England’s premier universities, Oxford and Cambridge, draw most of their students from the south east part of England, a new study has confirmed. London, and other boroughs in the south east, are where most of the students originate. To highlight the differences between areas; Surrey sent as many students to Cambridge and Oxford in 2012 as the entire area of Wales and north-east England. However, only 868 applications were sent from Surrey, while 1,187 were sent from Wales and England’s north east. These statistics highlight the bias shown by universities towards the south-east of England.
Barnet, a borough in London, sent 130 students to Oxford. Yet there were only 408 applications to the university from Barnet, highlighting the large portion of students that were accepted. On the flip side, the West Midland’s Dudley only had 13 offers from 61 applicants. The 10 wealthiest boroughs in England’s south-east region counted for 30% of the applicants accepted to Oxford and Cambridge.
Despite these statistics, universities claim that they are doing their best to accept a wider range of the population. They lay the finger of blame at the differing standards of education between England’s north and south. Schools are better, teachers are better, and students are more qualified in the south, according to Oxford and Cambridge. A spokesman for Cambridge responded to the article by stating that a university can only accept the most qualified applicants. If a college is sent 5,000 applications they will choose the 500 or so that measure up in the best fashion.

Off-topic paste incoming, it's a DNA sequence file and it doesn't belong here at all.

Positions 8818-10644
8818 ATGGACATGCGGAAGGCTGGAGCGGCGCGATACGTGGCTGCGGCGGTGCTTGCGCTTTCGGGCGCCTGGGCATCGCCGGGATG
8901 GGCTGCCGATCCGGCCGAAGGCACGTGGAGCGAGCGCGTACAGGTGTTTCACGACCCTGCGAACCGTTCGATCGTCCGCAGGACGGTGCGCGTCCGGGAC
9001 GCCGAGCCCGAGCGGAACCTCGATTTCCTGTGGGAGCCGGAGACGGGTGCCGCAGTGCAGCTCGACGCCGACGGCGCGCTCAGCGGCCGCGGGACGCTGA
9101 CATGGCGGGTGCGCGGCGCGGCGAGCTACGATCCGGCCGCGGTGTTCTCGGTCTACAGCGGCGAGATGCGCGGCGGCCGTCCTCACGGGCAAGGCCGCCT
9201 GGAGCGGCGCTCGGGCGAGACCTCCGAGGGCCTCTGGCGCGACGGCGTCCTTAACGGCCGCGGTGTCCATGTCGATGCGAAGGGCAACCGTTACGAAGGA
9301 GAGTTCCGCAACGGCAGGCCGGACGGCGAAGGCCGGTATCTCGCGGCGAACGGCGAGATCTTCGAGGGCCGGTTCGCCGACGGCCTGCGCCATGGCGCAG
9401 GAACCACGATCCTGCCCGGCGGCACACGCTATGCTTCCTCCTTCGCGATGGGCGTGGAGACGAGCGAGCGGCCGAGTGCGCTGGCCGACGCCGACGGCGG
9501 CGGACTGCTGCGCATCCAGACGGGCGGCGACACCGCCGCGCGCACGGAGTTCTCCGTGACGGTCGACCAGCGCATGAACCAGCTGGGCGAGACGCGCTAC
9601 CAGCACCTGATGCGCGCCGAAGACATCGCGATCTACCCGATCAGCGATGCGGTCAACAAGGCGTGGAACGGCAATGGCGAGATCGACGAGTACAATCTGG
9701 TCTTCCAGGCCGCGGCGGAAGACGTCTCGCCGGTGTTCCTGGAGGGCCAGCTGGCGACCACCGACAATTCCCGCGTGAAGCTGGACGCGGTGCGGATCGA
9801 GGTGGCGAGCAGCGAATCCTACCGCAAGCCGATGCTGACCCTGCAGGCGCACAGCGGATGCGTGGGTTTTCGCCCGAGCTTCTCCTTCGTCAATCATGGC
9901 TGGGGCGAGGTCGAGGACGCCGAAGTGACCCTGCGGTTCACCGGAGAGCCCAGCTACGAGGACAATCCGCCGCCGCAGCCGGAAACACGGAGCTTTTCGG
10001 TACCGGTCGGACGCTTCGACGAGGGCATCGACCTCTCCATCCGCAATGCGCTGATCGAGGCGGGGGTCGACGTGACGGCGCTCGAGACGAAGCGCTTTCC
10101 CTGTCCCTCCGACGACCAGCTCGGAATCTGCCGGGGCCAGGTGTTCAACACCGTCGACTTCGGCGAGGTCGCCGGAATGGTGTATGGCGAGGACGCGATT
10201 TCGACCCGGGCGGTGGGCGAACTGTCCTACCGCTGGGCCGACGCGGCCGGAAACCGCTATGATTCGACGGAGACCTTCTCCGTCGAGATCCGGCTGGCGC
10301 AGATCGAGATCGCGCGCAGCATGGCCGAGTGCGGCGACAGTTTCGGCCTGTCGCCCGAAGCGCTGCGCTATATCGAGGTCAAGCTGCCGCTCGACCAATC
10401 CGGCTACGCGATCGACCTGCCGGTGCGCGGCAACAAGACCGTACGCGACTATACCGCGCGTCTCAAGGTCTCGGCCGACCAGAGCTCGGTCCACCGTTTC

The application procedure for Cambridge for example consists of writing an essay, a thinking skills assessment and either a biomedical admissions test or a Cambridge law test depending on what study you want to follow. Maybe the difference in accepted applicants can be explained by the higher internet usage in this area. When people use the internet more, they are more likely to use the internet to their advantage. On the internet for example a wide variety of tests (like psychometric tests, abstract reasoning, spatial reasoning etc.) can be practiced online and information about older test can be found, which enhances the chances of succeeding.
But the onus should be on the government, and the country’s school system, to ensure that students all over England get a great education. At the moment, it appears as though those students who live in London and its surrounding areas are better prepared to go to university than their northern counterparts. It may take decades before this imbalance is corrected, but it is something that schools have to strive towards. Only when an equal portion of students are accepted from the north and south of England to Oxford and Cambridge can the schools say they have made progress.